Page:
Many of us wander around art galleries admiringly, quickly scanning the informative labels and rarely questioning how the works were sourced, or even how they are being exhibited. Instead we focus rather on the artist, and the quality of the work.
This changed in June 2017, when art history student Alice Procter started running free gallery tours at six noteworthy museums including the National Gallery, the V&A, the British Museum and Tate Britain – but with a twist. Procter christened her project “Uncomfortable Art Tours,” and these do exactly what they say on the tin: bring to light the uncomfortable, dark, colonial past behind the famous paintings, that we tend to overlook.
Alice Procter is currently conducting MA research on dissenting narrative in museum spaces, and is based at UCL. She has had six years of tour guiding experience at heritage sites and galleries, curating exhibitions, organising events and writing under the umbrella of The Exhibitionist.
This was originally the name of the low-tech podcast the student began in 2016, reviewing museums with friends It was out of these that Procter’s Uncomfortable Art Tours were born. Her hope was that “people could come, and it would be a bit of a wake-up call,” anticipating that the new knowledge would encourage people to be more vocal. She initially ran these from her kitchen on her own, as a part of the Anti-university Now festival.
We rarely question how the works were sourced or even how they are being exhibited
The tour itself lasts only an hour, and observes select paintings, sketches and artefacts from the 17th century up to the abolition of slavery in 1833. It focuses on how major institutions came into being against the backdrop of imperialism, and unravels the role colonialism played in shaping and funding a major national collection.
Procter questions where the money comes from, observing the ways in which colonialism continues to impact how art is displayed, and scrutinising the ideological aesthetics of certain celebrated works. The student told The Guardian that her audience is principally made up of art students, those in the education sector and several people who work in museums and galleries themselves. Interestingly, the majority of her visitors tend to be white, young and female.
These tours are not the only thing Alice Procter is working on in order to force the West to accept the uncomfortable truth behind Britain’s colonial art acquisitions. She runs a project alongside Uncomfortable Art Tours called Display It Like You Stole It, which calls for museums to rethink the politics of display in their galleries.
From label text to lighting, she calls people to question how ownership is created and dissent is shut down, who the authorial voice is, and what is considered worthy of inclusion. She is also developing an online Uncomfortable Library at her website – a selection of recommended books, sites and resources developed by others, which relate to museum, race, identity and curation.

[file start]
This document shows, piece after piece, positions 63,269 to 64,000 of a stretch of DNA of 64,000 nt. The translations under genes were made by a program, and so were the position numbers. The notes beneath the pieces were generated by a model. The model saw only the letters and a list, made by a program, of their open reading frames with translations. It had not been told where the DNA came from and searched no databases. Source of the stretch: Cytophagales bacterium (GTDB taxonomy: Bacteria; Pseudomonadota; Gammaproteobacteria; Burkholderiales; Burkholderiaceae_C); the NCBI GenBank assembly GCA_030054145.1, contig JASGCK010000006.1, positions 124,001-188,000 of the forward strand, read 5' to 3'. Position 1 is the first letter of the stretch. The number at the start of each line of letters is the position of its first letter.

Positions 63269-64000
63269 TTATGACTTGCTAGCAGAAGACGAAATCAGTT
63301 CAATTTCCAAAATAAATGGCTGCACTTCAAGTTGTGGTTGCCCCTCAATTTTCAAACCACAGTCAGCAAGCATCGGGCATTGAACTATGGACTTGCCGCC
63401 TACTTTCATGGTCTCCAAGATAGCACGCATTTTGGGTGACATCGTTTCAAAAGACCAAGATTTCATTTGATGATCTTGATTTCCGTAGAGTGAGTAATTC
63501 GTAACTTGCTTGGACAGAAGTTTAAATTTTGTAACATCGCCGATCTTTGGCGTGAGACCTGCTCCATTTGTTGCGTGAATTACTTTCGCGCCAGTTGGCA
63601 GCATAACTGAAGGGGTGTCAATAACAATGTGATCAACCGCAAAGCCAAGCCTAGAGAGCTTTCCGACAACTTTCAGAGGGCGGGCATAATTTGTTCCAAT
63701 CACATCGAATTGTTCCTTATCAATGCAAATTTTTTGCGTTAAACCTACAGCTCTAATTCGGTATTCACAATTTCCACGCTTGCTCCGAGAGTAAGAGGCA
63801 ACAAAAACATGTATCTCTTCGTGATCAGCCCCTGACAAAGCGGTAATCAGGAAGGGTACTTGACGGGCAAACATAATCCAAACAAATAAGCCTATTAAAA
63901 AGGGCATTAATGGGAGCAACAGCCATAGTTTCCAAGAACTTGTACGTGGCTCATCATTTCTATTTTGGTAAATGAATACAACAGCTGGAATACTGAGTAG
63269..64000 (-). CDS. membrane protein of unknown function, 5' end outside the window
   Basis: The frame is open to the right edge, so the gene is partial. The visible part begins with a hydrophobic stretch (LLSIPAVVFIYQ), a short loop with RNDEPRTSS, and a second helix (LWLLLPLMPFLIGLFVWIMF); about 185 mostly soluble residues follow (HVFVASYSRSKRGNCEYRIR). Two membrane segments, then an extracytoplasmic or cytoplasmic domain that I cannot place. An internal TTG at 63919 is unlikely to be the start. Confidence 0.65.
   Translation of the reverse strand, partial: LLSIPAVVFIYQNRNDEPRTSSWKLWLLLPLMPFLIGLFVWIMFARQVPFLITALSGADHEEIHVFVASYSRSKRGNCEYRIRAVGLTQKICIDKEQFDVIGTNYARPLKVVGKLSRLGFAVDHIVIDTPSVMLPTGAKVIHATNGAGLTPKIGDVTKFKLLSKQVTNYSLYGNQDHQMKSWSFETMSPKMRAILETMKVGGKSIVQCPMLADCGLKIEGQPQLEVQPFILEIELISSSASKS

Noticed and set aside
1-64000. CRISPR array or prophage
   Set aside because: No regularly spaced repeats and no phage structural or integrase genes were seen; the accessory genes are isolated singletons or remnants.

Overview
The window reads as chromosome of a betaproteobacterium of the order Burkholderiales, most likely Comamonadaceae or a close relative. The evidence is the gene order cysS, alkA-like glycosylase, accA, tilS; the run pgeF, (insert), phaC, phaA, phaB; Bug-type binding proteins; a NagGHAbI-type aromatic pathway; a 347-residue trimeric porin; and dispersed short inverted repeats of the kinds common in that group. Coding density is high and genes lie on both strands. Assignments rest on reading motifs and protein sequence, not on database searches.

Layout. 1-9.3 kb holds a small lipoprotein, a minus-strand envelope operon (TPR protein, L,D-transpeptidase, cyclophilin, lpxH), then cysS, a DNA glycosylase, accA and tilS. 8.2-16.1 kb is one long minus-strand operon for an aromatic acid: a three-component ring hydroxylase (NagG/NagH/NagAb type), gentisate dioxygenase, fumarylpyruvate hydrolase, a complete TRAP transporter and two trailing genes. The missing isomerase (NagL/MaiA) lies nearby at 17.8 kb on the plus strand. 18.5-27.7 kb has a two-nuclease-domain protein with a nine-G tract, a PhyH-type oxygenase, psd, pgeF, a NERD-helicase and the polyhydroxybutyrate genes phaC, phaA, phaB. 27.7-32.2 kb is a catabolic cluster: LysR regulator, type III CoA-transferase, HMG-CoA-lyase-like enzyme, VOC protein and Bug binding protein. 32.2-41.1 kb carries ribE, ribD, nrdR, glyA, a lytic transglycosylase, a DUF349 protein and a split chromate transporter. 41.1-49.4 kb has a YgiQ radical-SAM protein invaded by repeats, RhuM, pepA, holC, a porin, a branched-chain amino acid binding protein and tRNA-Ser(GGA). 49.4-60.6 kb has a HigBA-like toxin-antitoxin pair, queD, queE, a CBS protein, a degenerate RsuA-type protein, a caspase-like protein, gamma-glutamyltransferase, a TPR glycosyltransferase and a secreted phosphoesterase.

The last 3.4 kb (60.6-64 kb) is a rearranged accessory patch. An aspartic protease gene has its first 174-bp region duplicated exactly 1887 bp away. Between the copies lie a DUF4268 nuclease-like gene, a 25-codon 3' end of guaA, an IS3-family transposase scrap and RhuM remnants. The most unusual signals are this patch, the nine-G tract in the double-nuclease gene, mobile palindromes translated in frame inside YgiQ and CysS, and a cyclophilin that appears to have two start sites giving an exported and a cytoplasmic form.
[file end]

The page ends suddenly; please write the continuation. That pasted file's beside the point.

She calls people to question how ownership is created and dissent is shut down
So why the Empire? Procter has a clear answer, boldly commenting on her website that Britain is a country that has “repeatedly failed to come to terms with its colonial past,” and is “led by politicians who seem to think the past is the future”. She wants to understand how the narratives of empire come into being, who controls them, and how can we learn to see through the whitewash to the truth? Evidently, this student is not the only one interested in stories that are not being told. Her tours regularly sell out, and this popularity points towards a general frustration surrounding Britain’s continuous attempts to erase its past and use the “Great Britain” narrative to ignore its evil history.
It is long overdue for British museums to be truthful about the history of their acquisitions, and as institutions of memory, it seems absurd for them to pretend that there is only one version of events. Across Europe, the conversation about art and colonialism has already started. The French President, Emmanuel Macron, announced last year that Europe had a responsibility to return artefacts, affirming that: “African heritage can’t just be in European private collections.” Germany soon followed suit, releasing guidelines in May 2018 on how to research artefacts in collections, and how to repatriate objects acquired during the Empire. In the UK however, efforts are still low.
Recently, the director of the V&A shockingly suggested that the museum’s Maqdala collection, around 80 artefacts plundered from Ethiopia in 1868 by British and colonial troops, could be returned to the country on a “long-term loan” basis – even though the country had originally filed a claim for their return in 2007. It seems that we still have a long way to go, but Alice Procter’s Uncomfortable Art Tour shows that we are moving in the right direction.